For additional details on how whitecaps influence the microwave emissivity of the sea surface, and 

F0/ r80 = Elab [S,T,etc.]/ r80 x WA/t

(4) (1) (3)/(2)
hence the apparent microwave brightness temperature of that surface, the reader is referred to Monahan (2002), and the papers cited therein.

Discussion

In the absence of readily available daily, or more frequent, global maps of sea surface Stage A whitecap coverage, the author, his colleagues, and other workers, have used variants of Equation 1, in which one or another relationship describing how whitecap coverage varies with 10-meter elevation wind speed, or with wind speed and atmospheric stability, has been substituted for the WA term in this equation. Such expressions are to be found, for example, in Monahan (1971), Monahan and O'Muircheartaigh (1980), Monahan and O'Muircheartaigh (1986), or Monahan and Lu (1990). The substitution of such WA(U), or WB(U), expressions, where U is the wind speed, into Equation 1 yields expressions such as Equation 2.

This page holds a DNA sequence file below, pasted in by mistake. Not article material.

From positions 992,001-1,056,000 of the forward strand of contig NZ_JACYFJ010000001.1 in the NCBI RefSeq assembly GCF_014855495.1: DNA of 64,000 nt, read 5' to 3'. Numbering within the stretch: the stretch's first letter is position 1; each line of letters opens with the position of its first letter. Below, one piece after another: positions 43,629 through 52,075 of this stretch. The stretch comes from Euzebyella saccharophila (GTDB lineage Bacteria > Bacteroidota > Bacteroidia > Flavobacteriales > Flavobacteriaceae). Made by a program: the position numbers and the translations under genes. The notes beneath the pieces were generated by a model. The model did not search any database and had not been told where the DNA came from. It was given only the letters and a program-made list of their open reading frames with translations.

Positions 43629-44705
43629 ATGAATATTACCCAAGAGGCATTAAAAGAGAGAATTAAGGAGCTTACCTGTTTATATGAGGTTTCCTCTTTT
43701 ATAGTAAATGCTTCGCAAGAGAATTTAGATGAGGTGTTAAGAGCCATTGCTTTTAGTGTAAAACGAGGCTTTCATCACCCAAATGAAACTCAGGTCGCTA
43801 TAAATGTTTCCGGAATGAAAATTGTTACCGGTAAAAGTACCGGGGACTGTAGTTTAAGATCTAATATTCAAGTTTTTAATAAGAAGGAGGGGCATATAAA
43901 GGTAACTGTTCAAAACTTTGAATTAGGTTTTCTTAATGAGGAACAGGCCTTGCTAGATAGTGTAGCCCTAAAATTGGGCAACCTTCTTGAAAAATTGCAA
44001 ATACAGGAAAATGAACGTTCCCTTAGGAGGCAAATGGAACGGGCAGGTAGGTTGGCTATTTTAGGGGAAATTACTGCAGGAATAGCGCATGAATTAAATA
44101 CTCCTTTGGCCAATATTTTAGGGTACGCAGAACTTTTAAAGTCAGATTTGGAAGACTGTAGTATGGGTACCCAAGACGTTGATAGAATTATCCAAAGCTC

(2)

Here WA is shown as a simple power law, consistent with the vast majority of the WA and WB expressions, described, e.g., in Monahan and O'Muircheartaigh (1980). When an experimentally derived value for ô is likewise entered into such an expression, one obtains something akin to Equation 3 (see, e.g., Monahan et al., 1986).

(3)

The use of expressions such as Equation 3 has unfortunately caused a number of authors to focus their attention on the limitations presumed to result from the parameterization of whitecap coverage in terms of one, U, or two, e.g., U and DT, independent variables, and to further identify these limitations with any general application of Equation 1. It should be stressed that the preferred application of Equation 1 is one where WA is determined directly from remote sensing data, and not inferred from measurements of meteorological variables. WA is by far the independent variable of choice.

ACKNOWLEDGMENTS

The work summarized above was made possible by 

F0/ r80 = Elab[S,T,etc.]/ r80 x C1Ul/t
¶ F0/¶r80 = ¶ Elab[S,T,etc.]/¶r80 x 1.088 x 10-6U3.41
 

the long-term support of the research of the author and his collaborators by the U.S. Office of Naval Research.

REFERENCES